Awareness of Emotional States and Somatic Pain

The persistence is the pain and the feeling that invokes, having alexithymia means that I have problems identifying what my inner states are leading to often painful and chronic psychosomatic symptoms which in my life time have included as follows

  • Nausea
  • Tension Headaches
  • Toothaches
  • Jaw aches
  • Lower back Pain
  • Arm and Shoulder Pain
  • Pins and Needles in Legs and Feet

The recent bout is having a pulsating tinnitus in my left ear which is anxiety/stress related and is not due cardiovascular disorder and or stroke related symptoms but never the less is persistent at the moment. Age and awareness in my case have helped with these areas of anxiety and “getting on with it” as means to move on and look towards the psychological/developmental aspects they have on me in terms and working from there.

Paul Isaacs 2018

 


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Autism & Personality Disorders – A Personal Perspective

Compasition Photos17Note: this is from a personal perspective and doesn’t represent all people on autism spectrum

Personality Disorders & Autism

Yes they can co-occur and yes it does happen, personality disorders and autism these are types/trait which are “extreme” and “disordered” versions of “normal” personality type this can happen for variety of different reasons an environmental trigger, isolation and alienation, victimisation or genetic predisposition to having such extremes but is idiopathic in nature. (these can happen to ANYONE).

I Have “Been There”

I am a person who has “been there” in terms of personality disorders and it was during my early 2os, at this time I was being bullied at my workplace and into between hanging on there and leaving (which I did soon enough) it was a mixture of additional mental health conditions, unipolar depression, mood disorder (low mood dysthoria), self harming and suicidal ideation.

1. Schizotypal Personality Disorder

The Diagnostic and Statistical Manual of Mental Disorders, Fourth Edition (American Psychiatric Association, 1994, pg. 645) describes Schizotypal Personality Disorder as a pervasive pattern of social and interpersonal deficits marked by acute discomfort with, and reduced capacity for, close relationships as well as by cognitive or perceptual distortions and eccentricities of behavior, beginning by early adulthood and present in a variety of contexts, as indicated by five (or more) of the following:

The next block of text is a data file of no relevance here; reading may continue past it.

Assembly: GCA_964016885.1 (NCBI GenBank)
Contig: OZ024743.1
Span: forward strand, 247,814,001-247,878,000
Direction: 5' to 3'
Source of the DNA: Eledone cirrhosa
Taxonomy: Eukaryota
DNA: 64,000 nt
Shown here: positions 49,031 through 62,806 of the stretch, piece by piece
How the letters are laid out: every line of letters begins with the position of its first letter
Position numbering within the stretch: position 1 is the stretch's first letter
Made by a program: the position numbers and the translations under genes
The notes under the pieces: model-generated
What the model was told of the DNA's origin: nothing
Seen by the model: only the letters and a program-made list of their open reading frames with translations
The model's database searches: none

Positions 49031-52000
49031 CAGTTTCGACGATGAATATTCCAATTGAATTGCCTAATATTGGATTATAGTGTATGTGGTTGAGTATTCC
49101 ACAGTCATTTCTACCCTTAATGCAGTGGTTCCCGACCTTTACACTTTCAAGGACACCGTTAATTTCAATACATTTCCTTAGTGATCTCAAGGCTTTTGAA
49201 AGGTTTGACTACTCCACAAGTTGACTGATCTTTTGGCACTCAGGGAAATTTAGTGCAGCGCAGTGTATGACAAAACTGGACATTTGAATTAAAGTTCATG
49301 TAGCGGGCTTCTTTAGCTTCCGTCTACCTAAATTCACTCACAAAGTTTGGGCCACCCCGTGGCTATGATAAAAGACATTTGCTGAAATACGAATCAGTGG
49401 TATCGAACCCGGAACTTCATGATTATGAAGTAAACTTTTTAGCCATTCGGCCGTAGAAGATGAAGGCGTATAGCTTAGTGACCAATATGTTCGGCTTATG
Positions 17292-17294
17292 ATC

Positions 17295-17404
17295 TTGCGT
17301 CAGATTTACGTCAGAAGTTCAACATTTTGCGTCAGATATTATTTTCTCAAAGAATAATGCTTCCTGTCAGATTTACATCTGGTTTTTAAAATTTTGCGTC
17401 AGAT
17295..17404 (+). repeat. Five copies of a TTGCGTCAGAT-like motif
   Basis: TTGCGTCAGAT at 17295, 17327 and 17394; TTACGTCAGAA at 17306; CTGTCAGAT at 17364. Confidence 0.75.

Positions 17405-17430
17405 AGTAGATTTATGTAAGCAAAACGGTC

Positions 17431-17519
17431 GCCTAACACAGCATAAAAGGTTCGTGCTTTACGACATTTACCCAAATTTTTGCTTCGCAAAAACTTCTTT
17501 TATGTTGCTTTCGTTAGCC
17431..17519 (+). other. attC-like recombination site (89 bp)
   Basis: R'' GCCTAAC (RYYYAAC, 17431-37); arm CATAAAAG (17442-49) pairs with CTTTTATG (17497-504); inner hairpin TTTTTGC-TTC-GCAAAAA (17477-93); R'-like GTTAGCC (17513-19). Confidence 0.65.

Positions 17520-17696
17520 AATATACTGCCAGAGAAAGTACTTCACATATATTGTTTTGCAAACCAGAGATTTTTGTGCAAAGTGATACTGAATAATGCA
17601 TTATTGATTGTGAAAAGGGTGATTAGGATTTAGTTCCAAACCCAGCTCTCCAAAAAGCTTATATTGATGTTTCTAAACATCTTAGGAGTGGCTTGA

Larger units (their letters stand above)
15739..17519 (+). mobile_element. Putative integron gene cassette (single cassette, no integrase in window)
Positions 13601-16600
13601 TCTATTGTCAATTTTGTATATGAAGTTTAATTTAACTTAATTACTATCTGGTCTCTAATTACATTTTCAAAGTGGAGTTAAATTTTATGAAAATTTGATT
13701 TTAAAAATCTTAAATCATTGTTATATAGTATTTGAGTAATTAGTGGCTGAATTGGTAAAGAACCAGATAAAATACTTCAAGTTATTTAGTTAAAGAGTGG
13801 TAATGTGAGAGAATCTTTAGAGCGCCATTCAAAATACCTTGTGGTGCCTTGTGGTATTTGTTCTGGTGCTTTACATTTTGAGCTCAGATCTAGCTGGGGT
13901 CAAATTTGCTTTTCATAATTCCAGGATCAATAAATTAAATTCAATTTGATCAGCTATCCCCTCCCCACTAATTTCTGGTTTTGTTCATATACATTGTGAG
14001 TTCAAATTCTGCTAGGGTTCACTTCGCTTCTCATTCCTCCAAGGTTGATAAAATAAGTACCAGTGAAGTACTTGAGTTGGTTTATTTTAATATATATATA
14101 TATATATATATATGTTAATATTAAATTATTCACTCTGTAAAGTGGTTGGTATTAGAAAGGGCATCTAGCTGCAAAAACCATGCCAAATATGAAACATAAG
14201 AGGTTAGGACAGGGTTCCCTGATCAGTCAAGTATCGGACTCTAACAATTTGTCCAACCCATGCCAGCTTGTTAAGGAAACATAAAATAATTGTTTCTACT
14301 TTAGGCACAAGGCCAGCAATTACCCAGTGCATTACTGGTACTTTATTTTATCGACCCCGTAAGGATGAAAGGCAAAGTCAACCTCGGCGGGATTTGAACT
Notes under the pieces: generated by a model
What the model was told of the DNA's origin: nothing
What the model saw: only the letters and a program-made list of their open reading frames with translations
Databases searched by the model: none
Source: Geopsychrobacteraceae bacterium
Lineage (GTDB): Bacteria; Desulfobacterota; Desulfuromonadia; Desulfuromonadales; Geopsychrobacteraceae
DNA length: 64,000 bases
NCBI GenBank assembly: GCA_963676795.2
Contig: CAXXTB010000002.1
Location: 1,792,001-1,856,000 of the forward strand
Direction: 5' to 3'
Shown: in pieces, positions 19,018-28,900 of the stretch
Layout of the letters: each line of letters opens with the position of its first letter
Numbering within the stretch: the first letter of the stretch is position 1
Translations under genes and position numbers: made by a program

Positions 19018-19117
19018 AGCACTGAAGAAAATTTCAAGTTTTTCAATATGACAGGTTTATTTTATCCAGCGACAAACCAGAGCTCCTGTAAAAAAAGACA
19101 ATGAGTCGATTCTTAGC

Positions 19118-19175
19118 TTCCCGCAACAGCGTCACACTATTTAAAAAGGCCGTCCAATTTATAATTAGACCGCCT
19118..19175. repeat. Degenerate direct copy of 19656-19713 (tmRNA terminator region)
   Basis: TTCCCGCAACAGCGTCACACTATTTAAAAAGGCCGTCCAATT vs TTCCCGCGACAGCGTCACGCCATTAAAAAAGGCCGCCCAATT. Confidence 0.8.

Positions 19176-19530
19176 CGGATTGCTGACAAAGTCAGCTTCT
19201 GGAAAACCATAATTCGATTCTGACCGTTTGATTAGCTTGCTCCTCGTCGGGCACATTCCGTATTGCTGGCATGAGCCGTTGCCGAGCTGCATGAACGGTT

• ideas of reference (excluding delusions of reference);
  • odd beliefs or magical thinking that influences behavior and is inconsistent with subcultural norms (e.g., superstitiousness, belief in clairvoyance, telepathy, or “sixth sense”; in children and adolescents, bizarre fantasies or preoccupations);
  • unusual perceptual experiences, including bodily illusions;
  • odd thinking and speech (e.g., vague, circumstantial, metaphorical, overelaborate, or stereotyped);
  • suspiciousness or paranoid ideation;
  • inappropriate or constricted affect;
  • behavior or appearance that is odd, eccentric, or peculiar;
  • lack of close friends or confidants other than first-degree relatives;
  • excessive social anxiety that does not diminish with familiarity and tends to be associated with paranoid fears rather than negative judgments about self.

2. Borderline Personality Disorder

The Diagnostic and Statistical Manual of Mental Disorders, Fourth Edition (American Psychiatric Association, 1994, pg. 654) describes Borderline Personality Disorder as a pervasive pattern of instability of interpersonal relationships, self-image, and affects, and marked impulsivity beginning by early adulthood and present in a variety of contexts, as indicated by five (or more) of the following:

  • frantic efforts to avoid real or imagined abandonment;
  • a pattern of unstable and intense interpersonal relationships characterized by alternating between extremes of idealization and devaluation;
  • identity disturbance: markedly and persistently unstable self-image or sense of self;
  • impulsivity in at least two areas that are potentially self-damaging (e.g., spending, sex, substance abuse, reckless driving, binge eating);
  • recurrent suicidal behavior, gestures, or threats, or self-mutilating behavior;